Wednesday, June 30, 2010

Rampant Growth Requires More Pruning

This past weekend was spent trimming the rampant growth of the front yard hedges. The excessive rain this season lasted into the first few weeks of June, which is unusual even for the wet, foggy climate of the north coast. Whatever growth normally happens is quite a bit without throwing in the extra water. Weeds and plants were both growing in abundance here. The front yard hedges needed a trim on the top, putting off a major trimming that will be necessary by July. I used some lightweight loppers to cut the scraggly branches shooting up from the tops of the hedges, it was painstaking work but better than doing a full trim with the hedge trimmers, which will need some muscle behind them when the real trim happens.

While I was out in the front yard I trimmed up the newly sprouting stems of the roses that reached six or more inches above the rose bushes, making them look quite uneven. After they were all trimmed up I decided to trim back some of the lower portion of the curly willow, which never got its yearly trim in early spring and has grown very wide and tall. Many of the branches were reaching down towards the lawn, which can be a pain when you are trying to mow. I trimmed up the one side that needed the most trimming and made a promise to myself to be sure next spring to trim the curly willow back before growth begins.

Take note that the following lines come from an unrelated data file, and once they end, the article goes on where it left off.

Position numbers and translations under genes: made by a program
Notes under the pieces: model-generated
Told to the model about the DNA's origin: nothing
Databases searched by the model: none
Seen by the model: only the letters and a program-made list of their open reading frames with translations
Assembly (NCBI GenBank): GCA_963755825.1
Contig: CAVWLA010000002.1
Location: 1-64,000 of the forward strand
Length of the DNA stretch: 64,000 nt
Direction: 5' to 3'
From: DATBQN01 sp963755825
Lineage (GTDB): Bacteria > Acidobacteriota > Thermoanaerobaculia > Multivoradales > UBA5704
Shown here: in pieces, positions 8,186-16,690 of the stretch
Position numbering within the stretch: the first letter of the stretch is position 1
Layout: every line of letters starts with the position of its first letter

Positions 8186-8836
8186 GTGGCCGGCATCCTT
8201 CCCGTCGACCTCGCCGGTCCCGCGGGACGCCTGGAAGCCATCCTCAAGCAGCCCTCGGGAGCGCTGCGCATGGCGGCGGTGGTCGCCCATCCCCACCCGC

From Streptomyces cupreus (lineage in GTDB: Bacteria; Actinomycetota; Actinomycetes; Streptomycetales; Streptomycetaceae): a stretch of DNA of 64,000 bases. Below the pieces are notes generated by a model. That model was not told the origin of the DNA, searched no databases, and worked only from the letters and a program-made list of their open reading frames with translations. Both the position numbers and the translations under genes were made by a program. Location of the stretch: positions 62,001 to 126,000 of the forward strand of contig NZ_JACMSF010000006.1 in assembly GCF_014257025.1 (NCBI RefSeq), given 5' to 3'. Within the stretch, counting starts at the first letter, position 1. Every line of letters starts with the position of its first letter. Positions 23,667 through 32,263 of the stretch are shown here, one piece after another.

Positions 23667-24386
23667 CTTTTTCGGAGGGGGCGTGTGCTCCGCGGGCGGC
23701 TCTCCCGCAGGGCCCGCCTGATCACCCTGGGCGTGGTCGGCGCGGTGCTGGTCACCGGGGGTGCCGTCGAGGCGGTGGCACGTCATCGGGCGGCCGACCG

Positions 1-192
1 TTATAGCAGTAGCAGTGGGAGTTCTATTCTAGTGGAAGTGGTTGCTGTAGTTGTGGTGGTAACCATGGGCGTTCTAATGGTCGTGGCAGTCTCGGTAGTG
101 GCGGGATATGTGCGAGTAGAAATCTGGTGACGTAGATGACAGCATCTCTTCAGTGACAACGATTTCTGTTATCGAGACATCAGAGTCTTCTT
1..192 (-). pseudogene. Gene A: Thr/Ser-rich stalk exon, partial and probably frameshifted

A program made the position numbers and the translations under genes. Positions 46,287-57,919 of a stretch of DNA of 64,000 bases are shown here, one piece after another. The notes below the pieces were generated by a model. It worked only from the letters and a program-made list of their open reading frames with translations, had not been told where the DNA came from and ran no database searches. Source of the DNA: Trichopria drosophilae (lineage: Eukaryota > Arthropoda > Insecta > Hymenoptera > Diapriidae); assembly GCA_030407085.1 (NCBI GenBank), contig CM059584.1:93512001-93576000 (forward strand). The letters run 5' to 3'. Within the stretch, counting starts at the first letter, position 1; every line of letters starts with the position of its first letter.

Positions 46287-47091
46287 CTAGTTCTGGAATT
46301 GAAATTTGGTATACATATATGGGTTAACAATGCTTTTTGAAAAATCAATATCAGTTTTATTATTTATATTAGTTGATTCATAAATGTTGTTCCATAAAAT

As I was going through the yard pruning I noticed there were some dead branches hanging from the front of one of the passionflower vines on the trellis, so I did a bit of trimming there to clean things up. Still waiting for the sweet peas to appear after having added more dirt to the trellis boxes weekend before last, hopefully they will sprout soon. No sign of the passionflower roots I planted in the trellises last fall. Like everything else here on the north coast, it may take a season or two for the passionflower vine roots to take hold and grow. I've seen it time and time again where the first season or two plants grow slowly and there is little progress until by the next season growth is strong and the plants look healthy. I have to practice a little patience when it comes to new plants and hope that they will eventually grab hold and begin their growth when they are good and ready to grow.

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